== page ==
Antiques. Classic bookstores. Vintage shops. This world has a fascination with the past. Sometimes, digging into the crates of former styles and trends can be entertaining.
What do you do, though, if it’s damaging?
The other day, I found a shirt in my dresser that I wanted to wear. I’ve had it for several years – a summery, ivory shirt with flowers painted on it and lace trim. Just before I put it on, I noticed a few small rips in the fabric, each of them in places that could not be repaired.
This only meant two things:
- keep the shirt and conceal the rips by wearing jackets, sweaters, and the like over it
- throw the shirt out and find something new
It sounds silly, right? Why would I keep something that’s clearly past its prime? Well, we do this every day.
This isn’t like paying to see the ruins of Ancient Rome or what remains of Stonehenge. This is about the relics we keep in our homes, hearts, and minds. We stay in dead, dysfunctional relationships longer than we should. We continue to eat unhealthy foods long after doctors tell us that we’re slowly killing ourselves. We remain loyal to ties with systems, careers, friends, and traditions long past their usefulness. Translation: in all of these situations, we try to “salvage the shirt” and hide the torn places. These are indeed the ties that bind, but what are they binding us to?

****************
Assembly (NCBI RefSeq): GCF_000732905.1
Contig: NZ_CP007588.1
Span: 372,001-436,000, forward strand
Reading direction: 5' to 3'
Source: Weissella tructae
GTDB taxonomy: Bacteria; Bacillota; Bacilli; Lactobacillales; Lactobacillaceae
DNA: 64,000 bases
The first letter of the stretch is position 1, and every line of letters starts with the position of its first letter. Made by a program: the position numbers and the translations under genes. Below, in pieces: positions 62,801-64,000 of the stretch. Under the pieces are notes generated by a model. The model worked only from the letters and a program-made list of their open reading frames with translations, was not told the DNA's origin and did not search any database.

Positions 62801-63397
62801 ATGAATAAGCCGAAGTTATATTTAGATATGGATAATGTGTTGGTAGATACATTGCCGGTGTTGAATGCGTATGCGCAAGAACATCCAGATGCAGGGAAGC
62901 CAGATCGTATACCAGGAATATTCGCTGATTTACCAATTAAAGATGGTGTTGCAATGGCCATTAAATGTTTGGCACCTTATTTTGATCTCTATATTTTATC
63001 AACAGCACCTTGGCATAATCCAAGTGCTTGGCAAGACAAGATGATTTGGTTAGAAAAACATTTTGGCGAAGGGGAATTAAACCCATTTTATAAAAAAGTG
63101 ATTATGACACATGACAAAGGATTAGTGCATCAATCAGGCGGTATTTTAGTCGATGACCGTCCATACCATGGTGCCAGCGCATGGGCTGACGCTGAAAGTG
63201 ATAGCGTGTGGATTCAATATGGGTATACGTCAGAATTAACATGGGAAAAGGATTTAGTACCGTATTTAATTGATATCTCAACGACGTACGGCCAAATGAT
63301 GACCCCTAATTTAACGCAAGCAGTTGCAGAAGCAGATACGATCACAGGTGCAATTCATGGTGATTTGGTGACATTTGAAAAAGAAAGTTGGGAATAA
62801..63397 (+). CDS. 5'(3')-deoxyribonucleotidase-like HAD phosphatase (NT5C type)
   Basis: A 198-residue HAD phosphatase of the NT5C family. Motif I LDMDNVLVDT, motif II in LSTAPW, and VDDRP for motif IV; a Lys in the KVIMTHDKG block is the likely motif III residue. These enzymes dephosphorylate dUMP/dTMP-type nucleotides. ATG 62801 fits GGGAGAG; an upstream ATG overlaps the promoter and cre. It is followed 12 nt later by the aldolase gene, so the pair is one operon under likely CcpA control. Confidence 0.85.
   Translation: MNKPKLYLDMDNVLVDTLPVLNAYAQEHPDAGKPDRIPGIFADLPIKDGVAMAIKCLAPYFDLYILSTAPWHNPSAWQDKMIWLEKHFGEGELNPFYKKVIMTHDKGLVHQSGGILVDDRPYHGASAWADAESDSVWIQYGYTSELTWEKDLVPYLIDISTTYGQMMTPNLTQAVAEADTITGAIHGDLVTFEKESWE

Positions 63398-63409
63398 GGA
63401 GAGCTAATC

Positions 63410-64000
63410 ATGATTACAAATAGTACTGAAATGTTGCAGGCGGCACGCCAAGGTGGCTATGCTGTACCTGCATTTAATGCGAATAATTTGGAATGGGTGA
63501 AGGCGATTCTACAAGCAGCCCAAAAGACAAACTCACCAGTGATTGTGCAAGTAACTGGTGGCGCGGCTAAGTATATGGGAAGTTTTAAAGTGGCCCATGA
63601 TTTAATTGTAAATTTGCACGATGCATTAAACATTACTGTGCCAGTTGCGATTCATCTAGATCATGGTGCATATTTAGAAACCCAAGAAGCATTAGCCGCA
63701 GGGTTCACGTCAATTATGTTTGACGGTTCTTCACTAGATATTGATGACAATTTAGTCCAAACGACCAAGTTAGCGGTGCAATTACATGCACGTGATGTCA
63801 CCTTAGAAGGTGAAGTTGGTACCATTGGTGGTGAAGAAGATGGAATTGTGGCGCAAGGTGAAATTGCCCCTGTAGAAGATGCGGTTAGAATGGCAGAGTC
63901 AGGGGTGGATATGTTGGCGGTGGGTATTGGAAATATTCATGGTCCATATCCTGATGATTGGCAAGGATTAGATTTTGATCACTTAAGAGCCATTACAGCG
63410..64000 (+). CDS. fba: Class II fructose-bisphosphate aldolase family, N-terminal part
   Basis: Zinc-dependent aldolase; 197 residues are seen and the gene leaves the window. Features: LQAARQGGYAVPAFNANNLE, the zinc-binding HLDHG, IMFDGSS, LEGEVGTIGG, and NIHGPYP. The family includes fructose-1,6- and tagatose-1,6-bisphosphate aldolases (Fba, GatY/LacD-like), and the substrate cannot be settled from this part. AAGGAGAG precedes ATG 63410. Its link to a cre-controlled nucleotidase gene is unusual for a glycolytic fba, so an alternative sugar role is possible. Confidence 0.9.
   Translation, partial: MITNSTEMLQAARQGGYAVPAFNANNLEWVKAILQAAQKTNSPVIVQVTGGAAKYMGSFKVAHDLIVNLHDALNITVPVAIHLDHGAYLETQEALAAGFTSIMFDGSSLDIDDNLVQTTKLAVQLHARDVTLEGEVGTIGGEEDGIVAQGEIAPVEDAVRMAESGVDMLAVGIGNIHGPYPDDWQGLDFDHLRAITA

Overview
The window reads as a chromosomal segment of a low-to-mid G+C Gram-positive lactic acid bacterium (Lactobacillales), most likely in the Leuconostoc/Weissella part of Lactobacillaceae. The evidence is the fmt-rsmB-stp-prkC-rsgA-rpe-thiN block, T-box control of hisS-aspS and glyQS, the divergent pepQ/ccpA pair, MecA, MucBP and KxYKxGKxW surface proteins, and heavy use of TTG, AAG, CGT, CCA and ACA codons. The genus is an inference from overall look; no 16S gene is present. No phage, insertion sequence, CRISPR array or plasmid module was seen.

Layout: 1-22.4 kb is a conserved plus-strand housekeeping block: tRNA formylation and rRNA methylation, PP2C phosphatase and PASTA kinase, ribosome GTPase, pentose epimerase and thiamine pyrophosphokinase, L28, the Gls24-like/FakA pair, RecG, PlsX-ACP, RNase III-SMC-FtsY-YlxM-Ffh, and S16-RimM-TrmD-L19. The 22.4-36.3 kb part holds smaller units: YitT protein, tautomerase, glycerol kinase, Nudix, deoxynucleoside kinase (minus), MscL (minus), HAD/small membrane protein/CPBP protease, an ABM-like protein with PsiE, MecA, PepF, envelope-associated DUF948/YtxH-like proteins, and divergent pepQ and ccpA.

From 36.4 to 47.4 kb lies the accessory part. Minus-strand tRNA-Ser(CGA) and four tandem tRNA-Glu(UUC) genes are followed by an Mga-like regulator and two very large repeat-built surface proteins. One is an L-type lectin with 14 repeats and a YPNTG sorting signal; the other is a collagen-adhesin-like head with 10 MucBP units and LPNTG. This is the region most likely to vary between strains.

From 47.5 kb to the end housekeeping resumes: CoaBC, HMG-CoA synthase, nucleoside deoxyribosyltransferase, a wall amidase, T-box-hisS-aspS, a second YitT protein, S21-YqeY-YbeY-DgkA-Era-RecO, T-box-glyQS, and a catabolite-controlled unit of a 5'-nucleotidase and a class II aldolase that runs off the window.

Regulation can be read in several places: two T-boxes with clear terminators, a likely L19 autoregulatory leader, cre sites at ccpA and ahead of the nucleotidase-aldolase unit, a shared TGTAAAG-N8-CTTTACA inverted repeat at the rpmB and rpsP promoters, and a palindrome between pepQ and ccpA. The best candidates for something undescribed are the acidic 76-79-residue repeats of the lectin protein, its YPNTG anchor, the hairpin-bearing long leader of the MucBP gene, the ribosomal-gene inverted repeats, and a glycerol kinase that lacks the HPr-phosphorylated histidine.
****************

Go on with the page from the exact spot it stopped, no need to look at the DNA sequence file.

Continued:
The longer you stay in an unfruitful place, the better the chances that you become like your environment. Life doesn’t care about your sentimentality or reluctance to adapt when the going gets tough. Change is like an inconsiderate houseguest with no end date to their visit. It demands the best of everything you have while giving only a new normal to you in return. Still, you have the ability to decide what to do with everything being presented to you.
If you’re having trouble letting something or someone go, determine whether or not you’re always looking at the past of it to justify the present. For example:
- If you won’t try to vacation somewhere new, is it because of who used to visit with you or an experience you had there?
- If you want to get your first or another college degree but you’re scared to try, is it because of a failed attempt before or the potential discomfort of returning to the classroom?
- If you’re in a long-term, dead-end relationship, do you stay because you’re worried about being alone or because the relationship has defined you more than you realized?
In the end, my shirt became the prettiest item in the trash bin yesterday. Had I not been distracted by my desire to keep it, I would’ve noticed the problems sooner. Like anything else in life, though, once you see something for what it is, there’s no going back. Something tells me we’ll all be making these kinds of observations a lot more often.
To the Journey,
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